While a treatment of electron spin can be found in any introductory textbook, I've noticed that the electron's magnetic field seems to be treated classically. Presumably this is because a quantum treatment of the electromagnetic field would venture into the much more difficult topic of quantum electrodynamics. However, treating the magnetic field classically also seems to create conceptual difficulties. How can we write something like

$$\mathbf{\mu} = \frac{g_e \mu_b}{\hbar} \mathbf{S}$$

and treat the left-hand side as a vector, while treating the right-hand side as a vector-valued operator?

So, what does really happen when we measure the magnetic field around an electron? For simplicity imagine that the electron is in the ground state of the hydrogen atom, where it has zero orbital angular momentum. It seems to me that we can't observe what looks like a classical dipole field, because such a field would have a definite direction for the electron's magnetic moment, which would appear to contradict the quantum-mechanical properties of spin.

My guess is that measuring any one component of the magnetic field at a point near an electron would collapse the spin part of the electron wave function, and in general the three components of the magnetic field will fail to commute so we cannot indeed obtain a definite direction for the electron magnetic dipole moment. However, I'm not even sure how to begin approaching this problem in a rigorous fashion without breaking out the full machinery of QED. For an electron in a magnetic field we have the Dirac equation. For the magnetic field of the electron I wasn't able to find an answer online or in the textbooks I have at hand.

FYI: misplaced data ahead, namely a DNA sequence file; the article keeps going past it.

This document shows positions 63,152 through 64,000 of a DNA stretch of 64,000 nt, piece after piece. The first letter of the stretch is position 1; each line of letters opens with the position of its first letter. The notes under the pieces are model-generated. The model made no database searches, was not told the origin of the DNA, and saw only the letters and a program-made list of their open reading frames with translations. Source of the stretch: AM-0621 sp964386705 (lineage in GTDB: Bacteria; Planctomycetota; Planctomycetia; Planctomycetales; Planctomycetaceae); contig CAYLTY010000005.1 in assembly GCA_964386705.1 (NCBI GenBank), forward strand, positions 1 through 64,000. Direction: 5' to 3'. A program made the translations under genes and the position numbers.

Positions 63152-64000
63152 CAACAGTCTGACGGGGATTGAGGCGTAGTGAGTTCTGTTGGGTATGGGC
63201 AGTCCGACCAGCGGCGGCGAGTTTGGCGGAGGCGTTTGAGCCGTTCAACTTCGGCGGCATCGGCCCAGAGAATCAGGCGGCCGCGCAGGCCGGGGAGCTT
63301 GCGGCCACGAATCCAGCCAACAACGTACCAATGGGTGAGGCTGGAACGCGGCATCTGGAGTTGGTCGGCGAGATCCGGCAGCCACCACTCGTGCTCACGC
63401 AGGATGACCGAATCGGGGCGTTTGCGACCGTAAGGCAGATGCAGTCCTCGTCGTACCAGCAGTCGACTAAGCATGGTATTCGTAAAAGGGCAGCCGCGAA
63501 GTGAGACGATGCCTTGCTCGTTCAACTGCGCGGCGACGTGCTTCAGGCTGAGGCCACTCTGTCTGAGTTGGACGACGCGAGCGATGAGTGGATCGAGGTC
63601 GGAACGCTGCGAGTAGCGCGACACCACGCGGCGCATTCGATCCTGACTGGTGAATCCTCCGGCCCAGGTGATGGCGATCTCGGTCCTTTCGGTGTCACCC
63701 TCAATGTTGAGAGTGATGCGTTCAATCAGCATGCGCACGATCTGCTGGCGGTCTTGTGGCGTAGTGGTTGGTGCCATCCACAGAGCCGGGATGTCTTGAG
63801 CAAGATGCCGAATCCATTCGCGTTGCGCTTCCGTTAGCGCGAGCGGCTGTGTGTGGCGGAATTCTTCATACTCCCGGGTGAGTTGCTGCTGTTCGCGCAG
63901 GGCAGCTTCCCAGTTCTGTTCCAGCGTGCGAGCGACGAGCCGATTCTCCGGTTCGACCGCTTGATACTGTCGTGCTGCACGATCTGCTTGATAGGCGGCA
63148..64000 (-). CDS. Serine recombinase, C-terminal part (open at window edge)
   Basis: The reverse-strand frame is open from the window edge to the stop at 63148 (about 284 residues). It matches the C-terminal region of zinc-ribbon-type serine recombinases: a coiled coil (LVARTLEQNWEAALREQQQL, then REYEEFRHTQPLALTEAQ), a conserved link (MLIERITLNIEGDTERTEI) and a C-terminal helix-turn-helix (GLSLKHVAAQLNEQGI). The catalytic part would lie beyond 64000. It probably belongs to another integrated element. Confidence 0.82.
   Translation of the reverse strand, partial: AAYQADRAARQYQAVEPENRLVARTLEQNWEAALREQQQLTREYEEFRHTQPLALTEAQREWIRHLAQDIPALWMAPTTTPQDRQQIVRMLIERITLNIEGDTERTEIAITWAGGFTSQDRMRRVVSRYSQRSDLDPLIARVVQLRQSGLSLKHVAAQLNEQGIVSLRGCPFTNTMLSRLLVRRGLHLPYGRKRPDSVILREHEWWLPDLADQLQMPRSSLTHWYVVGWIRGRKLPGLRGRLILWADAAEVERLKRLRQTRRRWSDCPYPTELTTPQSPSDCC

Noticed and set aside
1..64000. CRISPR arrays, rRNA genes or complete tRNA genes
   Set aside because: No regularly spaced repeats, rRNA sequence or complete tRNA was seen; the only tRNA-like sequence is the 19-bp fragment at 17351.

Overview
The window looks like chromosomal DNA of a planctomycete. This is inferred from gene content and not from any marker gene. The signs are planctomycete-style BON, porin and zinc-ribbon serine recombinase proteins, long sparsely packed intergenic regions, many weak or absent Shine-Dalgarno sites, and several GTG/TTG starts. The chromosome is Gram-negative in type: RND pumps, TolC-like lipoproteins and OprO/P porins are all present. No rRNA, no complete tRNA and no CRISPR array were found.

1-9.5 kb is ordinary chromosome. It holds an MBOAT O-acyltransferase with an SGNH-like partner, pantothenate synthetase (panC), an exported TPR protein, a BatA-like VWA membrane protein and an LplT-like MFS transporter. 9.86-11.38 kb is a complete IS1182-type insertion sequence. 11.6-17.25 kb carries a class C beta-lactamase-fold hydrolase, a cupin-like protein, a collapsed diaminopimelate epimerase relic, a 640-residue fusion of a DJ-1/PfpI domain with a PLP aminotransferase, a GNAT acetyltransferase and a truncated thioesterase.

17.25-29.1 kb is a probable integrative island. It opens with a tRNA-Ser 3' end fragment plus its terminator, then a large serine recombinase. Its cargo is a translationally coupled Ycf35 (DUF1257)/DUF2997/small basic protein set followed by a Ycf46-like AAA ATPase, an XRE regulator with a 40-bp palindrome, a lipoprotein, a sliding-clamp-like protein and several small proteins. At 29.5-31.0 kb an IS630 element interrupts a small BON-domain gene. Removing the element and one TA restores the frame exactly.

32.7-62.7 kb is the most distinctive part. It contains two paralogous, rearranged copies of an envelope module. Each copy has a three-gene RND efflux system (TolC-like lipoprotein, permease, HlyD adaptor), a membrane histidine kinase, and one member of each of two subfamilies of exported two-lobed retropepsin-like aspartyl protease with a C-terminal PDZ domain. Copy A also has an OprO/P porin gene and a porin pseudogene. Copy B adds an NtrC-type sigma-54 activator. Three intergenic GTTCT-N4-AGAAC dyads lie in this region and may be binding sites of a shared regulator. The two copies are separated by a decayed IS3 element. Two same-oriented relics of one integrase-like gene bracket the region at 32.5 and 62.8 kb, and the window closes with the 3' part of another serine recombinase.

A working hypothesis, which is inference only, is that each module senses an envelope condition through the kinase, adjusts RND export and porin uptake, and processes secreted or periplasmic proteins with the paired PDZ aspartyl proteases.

• $\begingroup$ Without going to a full QED, the Pauli-Fierz Hamiltonian describes a (QM) rigid charge coupled with a quantized EM field (in the Coulomb gauge). See e.g. this book as a reference. $\endgroup$
    – yuggib
    Jul 31, 2014 at 7:56

1 Answer 1


The magnetic moment of the electron is a magnetic moment, so the right magnetic field around it is $$ \mathbf{B}({\mathbf{r}})=\nabla\times{\mathbf{A}}=\frac{\mu_{0}}{4\pi}\left(\frac{3\mathbf{r}(\mathbf{\mu}\cdot\mathbf{r})}{r^{5}}-\frac{{\mathbf{\mu}}}{r^{3}}\right). $$ The world is quantum mechanical – and so is any viable description of the spin – so we have to respect the postulates of quantum mechanics. In particular, the magnetic field above corresponds to a "state" (e.g. spin up and spin down) and one may construct complex linear superpositions of such states. It is important to realize that the quantum mechanical superposition of states in the Hilbert space in no way implies that the corresponding magnetic fields are being added according to the classical electromagnetic field's superposition principle.

Indeed, they're linear superpositions of states that contain different profiles of the magnetic field.

The magnetic field around the electron is so weak that indeed, it can in no way be thought of as a classical magnetic field, in the sense that the classical fields are "large". But the classical formula for the magnetic field is still right! This formula defines the magnetic moment. The quantum effects are always important, however. Also, if you try to measure this very weak magnetic field, it will unavoidably influence the state of the measured system, including the electron's spin itself.